How To Play Songs From Your USB Flash Drive On Your Car Stereo
Ever since USB was introduced to computers, it has been invading other computer and entertainment devices that had previously been untouchable. Most high definition TVs, for example, are now equipped with USB ports, giving the user the opportunity to play movies without a DVD or Blu-ray player or the option to incorporate the TV into his computer workstation. With such an influential effect in home entertainment, it didn’t take long for the USB interface to invade car interiors.
The extent of USB’s domination shows in the fact that some cars are now equipped with USB ports where you can plug in your flash drive and play the music stored in it. For those that don’t have a built-in USB port in their car, there’s still a way for you to enjoy music through your flash drive. All you need is a wireless FM transmitter with a USB port and a car with a cigarette lighter (not at all hard to find).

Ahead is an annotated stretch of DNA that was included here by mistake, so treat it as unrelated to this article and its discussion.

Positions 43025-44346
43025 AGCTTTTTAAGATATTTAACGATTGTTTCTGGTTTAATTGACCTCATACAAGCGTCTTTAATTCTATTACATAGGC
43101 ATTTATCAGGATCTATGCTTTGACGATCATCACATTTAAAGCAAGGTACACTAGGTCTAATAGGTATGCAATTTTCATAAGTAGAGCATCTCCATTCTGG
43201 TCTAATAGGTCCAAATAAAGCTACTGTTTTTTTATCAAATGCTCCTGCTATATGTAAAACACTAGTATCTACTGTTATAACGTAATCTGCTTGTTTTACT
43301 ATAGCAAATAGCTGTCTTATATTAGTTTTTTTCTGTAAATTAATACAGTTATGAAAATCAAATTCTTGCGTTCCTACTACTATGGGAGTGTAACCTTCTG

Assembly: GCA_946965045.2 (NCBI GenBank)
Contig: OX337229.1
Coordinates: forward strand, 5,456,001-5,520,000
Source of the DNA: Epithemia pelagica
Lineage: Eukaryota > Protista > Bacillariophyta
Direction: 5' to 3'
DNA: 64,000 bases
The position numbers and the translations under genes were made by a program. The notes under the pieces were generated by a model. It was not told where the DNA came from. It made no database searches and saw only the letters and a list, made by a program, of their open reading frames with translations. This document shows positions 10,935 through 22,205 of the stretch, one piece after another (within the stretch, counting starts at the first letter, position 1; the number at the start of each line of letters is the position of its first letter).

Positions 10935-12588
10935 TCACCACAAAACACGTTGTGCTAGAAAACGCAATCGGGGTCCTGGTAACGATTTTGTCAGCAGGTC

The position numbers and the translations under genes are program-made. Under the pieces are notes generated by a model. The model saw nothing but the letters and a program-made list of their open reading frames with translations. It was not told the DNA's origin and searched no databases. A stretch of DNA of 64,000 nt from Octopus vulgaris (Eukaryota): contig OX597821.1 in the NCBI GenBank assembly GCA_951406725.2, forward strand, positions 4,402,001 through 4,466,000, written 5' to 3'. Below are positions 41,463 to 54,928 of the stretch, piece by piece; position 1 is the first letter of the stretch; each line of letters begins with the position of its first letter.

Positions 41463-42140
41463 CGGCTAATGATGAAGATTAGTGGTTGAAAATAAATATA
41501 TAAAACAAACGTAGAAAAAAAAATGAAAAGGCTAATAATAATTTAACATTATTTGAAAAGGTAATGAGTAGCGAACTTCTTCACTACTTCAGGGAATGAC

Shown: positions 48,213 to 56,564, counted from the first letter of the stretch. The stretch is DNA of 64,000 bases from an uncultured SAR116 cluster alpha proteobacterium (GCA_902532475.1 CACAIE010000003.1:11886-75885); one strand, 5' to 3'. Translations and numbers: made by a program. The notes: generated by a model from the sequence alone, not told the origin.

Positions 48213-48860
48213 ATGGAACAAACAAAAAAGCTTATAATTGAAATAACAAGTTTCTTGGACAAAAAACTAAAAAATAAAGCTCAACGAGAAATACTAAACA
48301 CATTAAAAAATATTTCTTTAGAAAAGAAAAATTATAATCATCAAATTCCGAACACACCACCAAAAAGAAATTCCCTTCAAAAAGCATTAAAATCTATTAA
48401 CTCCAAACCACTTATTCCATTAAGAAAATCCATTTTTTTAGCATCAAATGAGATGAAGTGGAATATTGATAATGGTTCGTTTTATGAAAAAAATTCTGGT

The first thing you need to do is get an FM transmitter. Whether you get it from a store or from a friend doesn’t really matter. Just make sure that it has the capacity to read USB flash drives. If you want to splurge or have a few more options, there are also FM transmitters out there that can play music through MP3 players and SD cards. Now that you have your FM transmitter, connect it to your car via the cigarette lighter, which is usually located near the bottom of the car’s center console.
Next, get the flash drive full of music and plug it into the transmitter’s USB port. Turn on the transmitter and set it to any FM station; there are usually hundreds of them. Once you have picked a station, wait for your flash drive to do its end of the work. Pretty soon, if not instantly, you’ll be hearing the music from your flash drive coming through the car speakers. Enjoy the fruits of your new DIY hack.
Having this kind of music setup for your car will cost you about $20, which is the average price wireless FM transmitters sell for. If you want some convenience, you can choose to pay up for a transmitter that’s bundled with a remote.